So What Did You Think of the Cover?

February 17, 2013 at 11:02 am (A Wounded Name) (, , , , , )

In case you missed my semi-incoherent flailing on Friday, A Wounded Name officially has a cover- and it’s been unveiled!

The cover and flap copy are over at Shelvers Anonymous, and a HUGE thank you to Shelver for hosting me.

The full jacket, a clip of my editor reading from Hamlet, and an AWESOME giveaway with every debut novel the Lab has published (guys, the Lab puts out some pretty awesome books, you REALLY want to enter this!) is over at the Carolrhoda Lab blog, so definitely check that out, because guys, seriously, LOTS OF AWESOME BOOKS.

But just in case you don’t have time to link away, I’ve got the cover down below the break.

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And COVER!

CoverProofAWN

Let’s all take a moment to bask, shall we?

Because in all seriousness, I LOVE this cover. And not just because it’s gorgeous (though it is) but because it perfectly encapsulates Ophelia and her story. Ophelia has become this kind of iconic image in our societal language- we automatically think of Waterhouse paintings and contentedly drowning girls with flowers in their hands and hair, and to us, that defines Ophelia as much as black clothes and a skull define Hamlet.

But there was a moment before that.

And that’s the story in A Wounded Name, the story of a moment of endless potiential where Ophelia could avoid the water entirely, could jump in and fall, or- for a single, paralyzing breath- there’s the possibility that she could step out onto the surface of the water- and walk.

Or dance, or run, or whatever. In the moment before something happens, the possibilities are endless.

And that’s exactly what this cover shows.

Massive congratulations and much gratitude to jacket designer Emily Harris, photographer Brooke Shaden, and model Katie Johnson for such an incredible photo.

But there’s something else, too, something that the cover image alone doesn’t show, that can be a little hard to read on the full jacket display.

And that’s blurbs.

Having Editor Andrew tell me the book was going out for blurbs was one of the more terrifying moments of my life. Until that point, I still felt very sheltered and protected. For some reason, having it to go out to editors for submission was less frightening. Seriously. I think- and this is just a theory- that it has something to do with fangirl awe. If all goes well, we don’t really see the editor in the final product (unless you’ve read everything that editor has ever touched and recognize the fingerprints, but that’s a different matter). A good editor brings the author’s voice into full strength, so when we read a really good book, we tend to only think about the author, not all the other people who went into making it something extraordinary (this is not discounting the author, but it is definitely a collaborative effort; anyone who tells you otherwise is either deluding his/herself or just plain clueless). Editors are people who are supposed to see the not-as-polished-as-it-can-be product. We send them our best, and they help us make it better.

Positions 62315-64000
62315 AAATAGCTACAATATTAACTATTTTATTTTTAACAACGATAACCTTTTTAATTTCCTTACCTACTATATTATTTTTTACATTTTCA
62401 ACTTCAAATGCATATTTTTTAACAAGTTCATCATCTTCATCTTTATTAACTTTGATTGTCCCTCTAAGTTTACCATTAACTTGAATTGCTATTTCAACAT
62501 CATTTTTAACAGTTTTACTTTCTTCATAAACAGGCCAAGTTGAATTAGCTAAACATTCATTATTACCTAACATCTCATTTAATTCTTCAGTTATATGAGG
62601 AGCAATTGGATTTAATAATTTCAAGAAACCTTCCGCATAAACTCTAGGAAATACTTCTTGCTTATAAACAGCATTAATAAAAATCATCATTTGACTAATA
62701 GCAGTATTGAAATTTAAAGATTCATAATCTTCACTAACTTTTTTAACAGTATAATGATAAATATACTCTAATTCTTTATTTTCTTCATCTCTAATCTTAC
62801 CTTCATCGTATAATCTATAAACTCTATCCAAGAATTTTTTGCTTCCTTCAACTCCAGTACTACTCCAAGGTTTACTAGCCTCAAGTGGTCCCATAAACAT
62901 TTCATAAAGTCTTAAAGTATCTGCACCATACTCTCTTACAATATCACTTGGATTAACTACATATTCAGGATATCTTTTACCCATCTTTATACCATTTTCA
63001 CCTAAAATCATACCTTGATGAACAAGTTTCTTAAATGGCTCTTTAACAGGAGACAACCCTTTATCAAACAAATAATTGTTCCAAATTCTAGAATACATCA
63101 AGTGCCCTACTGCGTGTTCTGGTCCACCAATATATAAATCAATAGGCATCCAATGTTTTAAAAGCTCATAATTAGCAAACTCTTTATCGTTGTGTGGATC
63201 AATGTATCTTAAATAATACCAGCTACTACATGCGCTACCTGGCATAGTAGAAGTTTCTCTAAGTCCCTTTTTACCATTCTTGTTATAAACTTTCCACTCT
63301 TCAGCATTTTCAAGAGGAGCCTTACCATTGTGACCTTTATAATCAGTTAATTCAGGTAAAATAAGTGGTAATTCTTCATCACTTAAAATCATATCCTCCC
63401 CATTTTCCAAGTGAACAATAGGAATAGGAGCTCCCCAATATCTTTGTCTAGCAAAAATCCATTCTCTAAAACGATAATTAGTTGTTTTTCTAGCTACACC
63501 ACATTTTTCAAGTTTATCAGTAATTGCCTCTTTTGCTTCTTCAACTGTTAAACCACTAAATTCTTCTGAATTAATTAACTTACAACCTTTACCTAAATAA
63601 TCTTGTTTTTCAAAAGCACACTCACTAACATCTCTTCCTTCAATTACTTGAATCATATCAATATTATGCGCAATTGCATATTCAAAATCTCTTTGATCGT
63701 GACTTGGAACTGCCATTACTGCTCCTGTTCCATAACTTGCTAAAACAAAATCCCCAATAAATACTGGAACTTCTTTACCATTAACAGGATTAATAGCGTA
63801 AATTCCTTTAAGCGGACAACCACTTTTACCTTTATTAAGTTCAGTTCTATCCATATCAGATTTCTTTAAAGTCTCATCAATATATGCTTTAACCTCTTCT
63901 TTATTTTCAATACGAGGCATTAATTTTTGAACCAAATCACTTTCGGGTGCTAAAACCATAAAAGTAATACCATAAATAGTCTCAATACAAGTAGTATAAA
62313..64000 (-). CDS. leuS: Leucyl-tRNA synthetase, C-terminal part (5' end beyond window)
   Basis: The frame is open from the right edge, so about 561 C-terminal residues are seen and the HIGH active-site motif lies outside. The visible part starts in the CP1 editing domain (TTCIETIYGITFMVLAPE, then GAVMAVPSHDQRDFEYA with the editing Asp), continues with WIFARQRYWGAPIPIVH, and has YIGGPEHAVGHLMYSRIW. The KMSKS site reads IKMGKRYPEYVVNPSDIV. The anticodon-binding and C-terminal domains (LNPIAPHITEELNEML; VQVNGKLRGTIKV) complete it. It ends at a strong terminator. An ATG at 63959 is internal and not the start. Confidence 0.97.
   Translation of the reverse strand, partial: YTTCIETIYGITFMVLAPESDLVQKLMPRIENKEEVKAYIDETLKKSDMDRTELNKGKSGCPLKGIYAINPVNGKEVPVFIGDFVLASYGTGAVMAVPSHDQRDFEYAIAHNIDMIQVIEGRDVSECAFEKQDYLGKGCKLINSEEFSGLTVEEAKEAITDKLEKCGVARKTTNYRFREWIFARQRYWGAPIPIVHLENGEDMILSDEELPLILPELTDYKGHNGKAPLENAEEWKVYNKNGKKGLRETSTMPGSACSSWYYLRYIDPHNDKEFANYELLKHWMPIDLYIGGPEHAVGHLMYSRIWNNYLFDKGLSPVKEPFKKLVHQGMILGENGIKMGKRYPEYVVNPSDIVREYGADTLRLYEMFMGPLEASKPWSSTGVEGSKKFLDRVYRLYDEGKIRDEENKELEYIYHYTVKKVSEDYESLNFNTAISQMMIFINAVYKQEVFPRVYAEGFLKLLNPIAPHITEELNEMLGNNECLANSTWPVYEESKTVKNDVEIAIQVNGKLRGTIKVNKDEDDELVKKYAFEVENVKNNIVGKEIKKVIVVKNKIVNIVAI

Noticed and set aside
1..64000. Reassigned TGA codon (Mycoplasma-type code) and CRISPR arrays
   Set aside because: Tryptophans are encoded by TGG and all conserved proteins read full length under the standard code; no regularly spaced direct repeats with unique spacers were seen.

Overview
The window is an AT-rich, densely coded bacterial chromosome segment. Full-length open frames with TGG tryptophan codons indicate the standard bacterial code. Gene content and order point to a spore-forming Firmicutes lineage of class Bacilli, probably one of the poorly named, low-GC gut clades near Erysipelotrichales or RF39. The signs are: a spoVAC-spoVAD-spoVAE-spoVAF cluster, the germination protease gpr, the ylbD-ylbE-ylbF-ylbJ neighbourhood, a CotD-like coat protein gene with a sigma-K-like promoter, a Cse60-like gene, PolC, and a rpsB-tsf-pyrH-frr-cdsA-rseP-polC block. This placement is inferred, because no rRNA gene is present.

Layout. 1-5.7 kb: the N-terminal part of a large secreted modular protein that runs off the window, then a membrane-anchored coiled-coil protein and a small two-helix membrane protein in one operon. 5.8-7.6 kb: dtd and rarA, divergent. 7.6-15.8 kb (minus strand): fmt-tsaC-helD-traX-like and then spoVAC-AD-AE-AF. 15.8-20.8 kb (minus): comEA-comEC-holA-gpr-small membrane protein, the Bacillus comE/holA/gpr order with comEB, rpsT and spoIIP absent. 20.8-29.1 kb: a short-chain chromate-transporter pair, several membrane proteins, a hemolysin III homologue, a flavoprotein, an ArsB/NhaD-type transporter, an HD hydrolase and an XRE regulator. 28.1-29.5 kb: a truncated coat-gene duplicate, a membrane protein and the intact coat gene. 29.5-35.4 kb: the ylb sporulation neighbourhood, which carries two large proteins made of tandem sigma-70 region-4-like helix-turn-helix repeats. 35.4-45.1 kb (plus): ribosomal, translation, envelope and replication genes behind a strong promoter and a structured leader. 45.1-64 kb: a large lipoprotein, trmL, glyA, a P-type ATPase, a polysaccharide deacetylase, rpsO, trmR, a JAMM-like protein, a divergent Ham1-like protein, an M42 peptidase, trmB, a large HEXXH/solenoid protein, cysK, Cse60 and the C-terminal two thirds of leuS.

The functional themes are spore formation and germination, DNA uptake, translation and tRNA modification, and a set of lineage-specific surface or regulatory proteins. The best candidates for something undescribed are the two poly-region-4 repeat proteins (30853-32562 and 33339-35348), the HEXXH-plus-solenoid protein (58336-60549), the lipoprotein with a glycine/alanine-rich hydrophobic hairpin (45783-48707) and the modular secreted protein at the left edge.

But other authors…when you’ve read and LOVED books by the authors who are going to be reading your book and deciding whether or not to say something about it, it’s terrifying. It’s the ultimate fangirl freak-out of OMIGOD WHAT DO I DO when you get to meet your heroes.

What came out of that process was amazing.

Tessa Gratton, author of Blood Magic, Blood Keeper, the forthcoming United States of Asgard series, and contributor to The Curiosities, had this to say:

“Madness, passion, gorgeous word-play, and the inexorable spiral into tragedy; A Wounded Name embodies everything I love from Hamlet.”

And Victoria Schwab, author of The Near Witch, The Archived, and the forthcoming Vicious said this:

“At once strange and wonderful, sensual and gripping, A Wounded Name invades the mind like madness. Hutchison’s lush, atmospheric prose and taut storytelling breathe new life into this classic play.”

These blurbs were gifts, truly (in fact, Victoria’s arrived at about one o’clock Christmas morning. Try sleeping after that, right?). Most writers are neurotic creatures, and even when we try really, really hard not to be needy, validation in the form of someone loving what we create is amazing.

So, what do you think?

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3 Comments

  1. Alyssa Susanna said,

    I LOVE THE COVER SO MUCH!!!! We just finished Hamlet about two weeks ago, in my AP Lit class, and I circled the line with your book’s title :D
    YAY for you! One step closer! I love Victoria and Tessa’s blurbs :)

    • Dot Hutchison said,

      Thanks! I was blown away by the lovely things they had to say about the book, and I can’t wait for everyone to be able to read it.

  2. ellaroth said,

    Preciosa portada. Creo que me enamoré.

    I can’t wait for reading!!

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